At the beginning of the year, I was talking with a coworker about the ridiculousness of New Year’s resolutions. Despite my disdain for the ritual, I made the resolution to talk less. When I shared this with my coworker he looked me dead on and said “No, I don’t think you should talk less” and he shook his head.
It was one of those moments where you don’t know you’re hungry until someone feeds you. Sometimes I need, at least a little validation to be outspoken. With that, I challenged myself to change the resolution to living more fearlessly. Meaning, if it scared me to say it or do it I needed to try to say it or do it. This also forced me to examine the role fear plays in my life. I can be a pretty anxious person and fear would often stop me from doing or saying things that mattered to me.
Of course, it’s challenging not to buy into fear. I still feel fearful on a regular basis and sometimes I let it win but not all the time or even most of the time. That’s pretty good for me. I’ve learned you can’t avoid fear or anxiety, all you can do is listen to the messages those emotions give you. When fear comes up, I try to be patient and breathe. I try to explore what I’m afraid of happening if I do the thing I feel I need to do. Fear is all about staying safe. But, I’m not always as unsafe as my brain would have me believe.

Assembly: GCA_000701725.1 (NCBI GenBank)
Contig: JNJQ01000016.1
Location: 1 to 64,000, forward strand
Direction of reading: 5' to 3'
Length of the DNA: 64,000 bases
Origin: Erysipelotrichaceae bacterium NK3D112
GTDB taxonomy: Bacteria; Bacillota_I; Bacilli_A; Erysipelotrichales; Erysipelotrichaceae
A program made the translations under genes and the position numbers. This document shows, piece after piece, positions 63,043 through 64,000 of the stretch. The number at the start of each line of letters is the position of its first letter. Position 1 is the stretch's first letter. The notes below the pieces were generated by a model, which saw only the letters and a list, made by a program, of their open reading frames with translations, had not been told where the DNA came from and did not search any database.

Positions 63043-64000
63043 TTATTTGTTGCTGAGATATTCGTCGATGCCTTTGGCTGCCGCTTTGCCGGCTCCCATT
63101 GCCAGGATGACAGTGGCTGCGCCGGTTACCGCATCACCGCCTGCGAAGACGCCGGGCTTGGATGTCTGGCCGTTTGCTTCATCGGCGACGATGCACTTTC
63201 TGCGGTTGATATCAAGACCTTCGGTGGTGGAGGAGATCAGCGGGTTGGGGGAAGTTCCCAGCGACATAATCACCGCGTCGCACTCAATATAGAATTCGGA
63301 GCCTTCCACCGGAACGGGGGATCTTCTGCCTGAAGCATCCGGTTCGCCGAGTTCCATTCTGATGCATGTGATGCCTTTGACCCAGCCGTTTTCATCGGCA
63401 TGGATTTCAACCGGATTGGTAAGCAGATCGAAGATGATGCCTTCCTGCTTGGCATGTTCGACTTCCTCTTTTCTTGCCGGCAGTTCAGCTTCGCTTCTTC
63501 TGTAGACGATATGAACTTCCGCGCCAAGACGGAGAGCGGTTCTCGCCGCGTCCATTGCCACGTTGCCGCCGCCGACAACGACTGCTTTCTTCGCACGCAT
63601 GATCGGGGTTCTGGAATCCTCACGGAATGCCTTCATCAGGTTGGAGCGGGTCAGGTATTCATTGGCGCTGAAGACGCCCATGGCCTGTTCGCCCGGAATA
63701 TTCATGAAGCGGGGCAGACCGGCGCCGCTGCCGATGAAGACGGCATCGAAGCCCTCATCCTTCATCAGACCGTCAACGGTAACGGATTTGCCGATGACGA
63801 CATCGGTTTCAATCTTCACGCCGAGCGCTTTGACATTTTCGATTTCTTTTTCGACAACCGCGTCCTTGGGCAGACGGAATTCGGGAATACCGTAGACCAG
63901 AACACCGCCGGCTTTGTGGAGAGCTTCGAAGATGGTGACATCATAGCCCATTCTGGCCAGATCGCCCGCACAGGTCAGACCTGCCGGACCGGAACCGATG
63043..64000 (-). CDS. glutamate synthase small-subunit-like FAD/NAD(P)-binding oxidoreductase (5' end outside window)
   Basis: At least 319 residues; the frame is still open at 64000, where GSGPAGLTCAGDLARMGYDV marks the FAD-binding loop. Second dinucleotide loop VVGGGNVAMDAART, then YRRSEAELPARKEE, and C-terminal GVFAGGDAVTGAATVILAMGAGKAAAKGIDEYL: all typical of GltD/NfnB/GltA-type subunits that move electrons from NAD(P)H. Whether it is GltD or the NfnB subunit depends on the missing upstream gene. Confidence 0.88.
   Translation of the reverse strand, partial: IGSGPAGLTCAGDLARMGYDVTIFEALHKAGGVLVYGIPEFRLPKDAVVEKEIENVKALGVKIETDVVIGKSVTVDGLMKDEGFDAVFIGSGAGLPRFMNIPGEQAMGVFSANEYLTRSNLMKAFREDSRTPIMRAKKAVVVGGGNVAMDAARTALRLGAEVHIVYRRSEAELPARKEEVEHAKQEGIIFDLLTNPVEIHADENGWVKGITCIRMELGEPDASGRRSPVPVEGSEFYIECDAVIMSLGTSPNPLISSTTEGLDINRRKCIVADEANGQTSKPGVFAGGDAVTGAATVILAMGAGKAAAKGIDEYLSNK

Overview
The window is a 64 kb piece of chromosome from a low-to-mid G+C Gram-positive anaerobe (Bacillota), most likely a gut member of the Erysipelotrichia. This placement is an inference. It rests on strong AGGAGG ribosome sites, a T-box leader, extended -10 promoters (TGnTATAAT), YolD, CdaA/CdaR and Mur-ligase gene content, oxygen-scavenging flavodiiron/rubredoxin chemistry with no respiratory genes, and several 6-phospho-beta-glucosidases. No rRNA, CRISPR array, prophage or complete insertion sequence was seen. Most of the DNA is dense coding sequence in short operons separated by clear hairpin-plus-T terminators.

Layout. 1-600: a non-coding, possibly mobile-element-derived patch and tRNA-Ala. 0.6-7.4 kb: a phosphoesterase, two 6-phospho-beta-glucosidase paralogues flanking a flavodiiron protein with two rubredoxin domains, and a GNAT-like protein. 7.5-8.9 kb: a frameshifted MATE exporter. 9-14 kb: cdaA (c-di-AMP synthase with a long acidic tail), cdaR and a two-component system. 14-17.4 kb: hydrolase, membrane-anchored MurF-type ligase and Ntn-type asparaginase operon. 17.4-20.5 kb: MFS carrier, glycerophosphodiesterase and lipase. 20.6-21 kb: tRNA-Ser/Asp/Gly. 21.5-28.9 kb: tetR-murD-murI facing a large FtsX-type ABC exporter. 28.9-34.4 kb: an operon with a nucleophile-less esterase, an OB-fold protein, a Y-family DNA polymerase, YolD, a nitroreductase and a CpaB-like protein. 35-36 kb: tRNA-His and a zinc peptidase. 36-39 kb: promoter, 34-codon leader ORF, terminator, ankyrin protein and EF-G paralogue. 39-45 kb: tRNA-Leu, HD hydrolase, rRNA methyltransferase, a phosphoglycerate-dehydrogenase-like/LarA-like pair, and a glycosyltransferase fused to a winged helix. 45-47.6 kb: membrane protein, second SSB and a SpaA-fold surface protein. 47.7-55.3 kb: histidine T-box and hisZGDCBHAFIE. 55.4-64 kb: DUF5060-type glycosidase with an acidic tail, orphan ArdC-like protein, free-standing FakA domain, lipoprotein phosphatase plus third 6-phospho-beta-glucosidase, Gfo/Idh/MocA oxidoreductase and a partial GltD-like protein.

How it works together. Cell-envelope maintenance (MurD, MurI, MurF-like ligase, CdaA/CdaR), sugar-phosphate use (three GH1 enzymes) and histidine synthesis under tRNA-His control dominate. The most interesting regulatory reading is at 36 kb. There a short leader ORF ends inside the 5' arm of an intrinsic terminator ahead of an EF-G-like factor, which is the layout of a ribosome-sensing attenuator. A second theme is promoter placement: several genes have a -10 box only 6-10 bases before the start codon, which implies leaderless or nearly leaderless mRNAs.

Hopefully, a year of living Fearlessly becomes a life of living Fearlessly.
Pema Chodron speaks beautifully about fearlessness:
“Once there was a young warrior. Her teacher told her that she had to do battle with fear. She didn’t want to do that. It seemed too aggressive; it was scary; it seemed unfriendly. But the teacher said she had to do it and gave her the instructions for the battle. The day arrived. The student warrior stood on one side, and fear stood on the other. The warrior was feeling very small, and fear was looking big and wrathful. They both had their weapons. The young warrior roused herself and went toward fear, prostrated three times, and asked, “May I have permission to go into battle with you?” Fear said, “Thank you for showing me so much respect that you ask permission.” Then the young warrior said, “How can I defeat you?” Fear replied, “My weapons are that I talk fast, and I get very close to your face. Then you get completely unnerved, and you do whatever I say. If you don’t do what I tell you, I have no power. You can listen to me, and you can have respect for me. You can even be convinced by me. But if you don’t do what I say, I have no power.” In that way, the student warrior learned how to defeat fear. ”
― Pema Chödrön,